Ten cliche Instagram photos to avoid in 2013

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10. #WIWT - What I Wore Today

Oh, you managed to match your Burberry scarf with your Scottish tartan-print rain boots, a mini-skirt with paisley leggings, and that cute khaki rain coat you bought from Target? How wonderful. Sadly, you look like an idiot holding your best model pose in front of your closet mirror, which is reflecting the crumpled heap of department-store purchases you tried on before picking this magical little number to show your 137 followers. If you want more likes, just post a naked picture. If you are too insecure to post a naked picture, garnering eleven likes on your outfit won't do any wonders for your half-sunken battleship of self-esteem.

9. #OfficeForTheDay - Where you plant your laptop/derriere for the work day

The occupation that can claim the most guilt for this one is probably professional photographers. They are always on location somewhere, snapping a quick photo of the camera and the subject so that everyone knows exactly where they are, what they are doing, and how much better it is than you sitting in your office for the day. Also, bloggers, writers and fresh-out-of-college-but-still-unemployed early adults are pathetically guilty of this.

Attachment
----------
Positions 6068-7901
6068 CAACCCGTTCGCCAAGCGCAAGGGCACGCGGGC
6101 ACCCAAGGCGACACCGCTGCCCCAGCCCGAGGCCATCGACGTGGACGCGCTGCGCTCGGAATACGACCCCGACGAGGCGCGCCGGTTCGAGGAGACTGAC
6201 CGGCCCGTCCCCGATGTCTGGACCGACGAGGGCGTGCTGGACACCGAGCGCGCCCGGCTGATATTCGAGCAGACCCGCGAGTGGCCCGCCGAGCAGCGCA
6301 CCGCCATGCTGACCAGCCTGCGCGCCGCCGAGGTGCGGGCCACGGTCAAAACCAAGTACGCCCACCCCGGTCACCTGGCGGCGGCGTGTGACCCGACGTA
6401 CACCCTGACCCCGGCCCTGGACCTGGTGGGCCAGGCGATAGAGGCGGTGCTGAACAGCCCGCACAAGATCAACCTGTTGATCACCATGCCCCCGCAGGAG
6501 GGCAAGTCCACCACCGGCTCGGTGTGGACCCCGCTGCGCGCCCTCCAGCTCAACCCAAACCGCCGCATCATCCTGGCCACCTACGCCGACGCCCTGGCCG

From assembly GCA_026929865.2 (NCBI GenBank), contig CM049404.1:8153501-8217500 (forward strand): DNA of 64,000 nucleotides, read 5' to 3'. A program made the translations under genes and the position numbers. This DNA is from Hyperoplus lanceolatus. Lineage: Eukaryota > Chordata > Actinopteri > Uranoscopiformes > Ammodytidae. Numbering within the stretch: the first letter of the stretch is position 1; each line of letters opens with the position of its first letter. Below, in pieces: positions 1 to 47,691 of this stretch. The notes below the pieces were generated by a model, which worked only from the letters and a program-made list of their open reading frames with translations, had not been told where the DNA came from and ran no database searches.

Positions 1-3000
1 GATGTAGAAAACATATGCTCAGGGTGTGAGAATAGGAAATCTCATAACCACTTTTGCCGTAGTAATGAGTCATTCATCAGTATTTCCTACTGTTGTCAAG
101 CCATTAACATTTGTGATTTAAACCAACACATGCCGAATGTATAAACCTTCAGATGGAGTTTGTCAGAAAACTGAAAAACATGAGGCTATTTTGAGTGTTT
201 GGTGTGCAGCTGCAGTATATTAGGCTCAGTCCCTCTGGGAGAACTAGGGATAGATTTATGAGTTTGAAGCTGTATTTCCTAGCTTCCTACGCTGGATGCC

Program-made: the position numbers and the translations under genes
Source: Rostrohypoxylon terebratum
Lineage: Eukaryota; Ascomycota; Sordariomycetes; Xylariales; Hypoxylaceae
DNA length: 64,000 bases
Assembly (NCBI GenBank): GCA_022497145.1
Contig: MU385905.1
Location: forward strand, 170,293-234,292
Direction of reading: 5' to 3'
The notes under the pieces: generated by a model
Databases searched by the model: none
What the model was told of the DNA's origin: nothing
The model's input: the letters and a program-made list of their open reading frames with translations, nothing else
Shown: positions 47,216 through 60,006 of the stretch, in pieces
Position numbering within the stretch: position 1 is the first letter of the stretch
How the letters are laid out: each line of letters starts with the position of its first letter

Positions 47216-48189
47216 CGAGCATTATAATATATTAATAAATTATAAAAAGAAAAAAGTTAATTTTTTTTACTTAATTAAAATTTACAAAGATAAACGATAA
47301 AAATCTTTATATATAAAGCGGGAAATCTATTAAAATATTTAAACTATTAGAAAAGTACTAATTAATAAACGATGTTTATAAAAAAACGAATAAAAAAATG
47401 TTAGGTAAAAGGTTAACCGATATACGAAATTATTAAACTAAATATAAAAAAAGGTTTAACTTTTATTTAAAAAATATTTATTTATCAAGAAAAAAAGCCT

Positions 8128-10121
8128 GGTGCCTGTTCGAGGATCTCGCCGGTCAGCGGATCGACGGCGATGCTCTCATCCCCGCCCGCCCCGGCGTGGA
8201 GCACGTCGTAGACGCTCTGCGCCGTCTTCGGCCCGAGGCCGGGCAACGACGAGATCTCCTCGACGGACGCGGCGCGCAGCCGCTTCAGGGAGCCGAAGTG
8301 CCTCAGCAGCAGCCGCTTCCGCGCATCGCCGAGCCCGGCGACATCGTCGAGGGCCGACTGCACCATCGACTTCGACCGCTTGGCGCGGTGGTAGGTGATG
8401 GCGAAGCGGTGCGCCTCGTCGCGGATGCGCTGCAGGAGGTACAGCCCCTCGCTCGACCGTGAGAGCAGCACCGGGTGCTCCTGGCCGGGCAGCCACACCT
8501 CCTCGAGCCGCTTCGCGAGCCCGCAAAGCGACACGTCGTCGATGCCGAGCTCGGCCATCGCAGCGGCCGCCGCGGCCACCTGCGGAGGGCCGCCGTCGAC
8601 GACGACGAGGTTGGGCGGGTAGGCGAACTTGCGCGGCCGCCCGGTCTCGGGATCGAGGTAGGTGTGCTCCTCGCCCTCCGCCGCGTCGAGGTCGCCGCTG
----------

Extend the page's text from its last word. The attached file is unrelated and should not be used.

8. #autocorrect - Screen shots of your text message threads The reason you text people is because you want a private conversation void of actual talking and full of emojis, emoticons, abbreviations and other childish inside jokes. Sometimes, though, your smartphone makes a mistake in correcting a word that might have been deliberately typed, leaving you with a nonsensical sentence that's already been sent. This can be interpreted in a number of ways, depending on the auto-correction, and more often than not, it doesn't make sense. Sorry to break it to you, but the only person that thinks your auto correction is funny, is you. Leave it on your phone, and stop wasting our Instagram feeds.
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Britt Chester is a writer and video producer living in Denver, Colorado. He's covered breaking news, music, arts and cannabis for Westword since 2010. His work has appeared in GQ Magazine, Village Voice, YES! Weekly, Inman News and the Winston-Salem Journal. He likes running, cycling, and interviewing people.
Contact: Britt Chester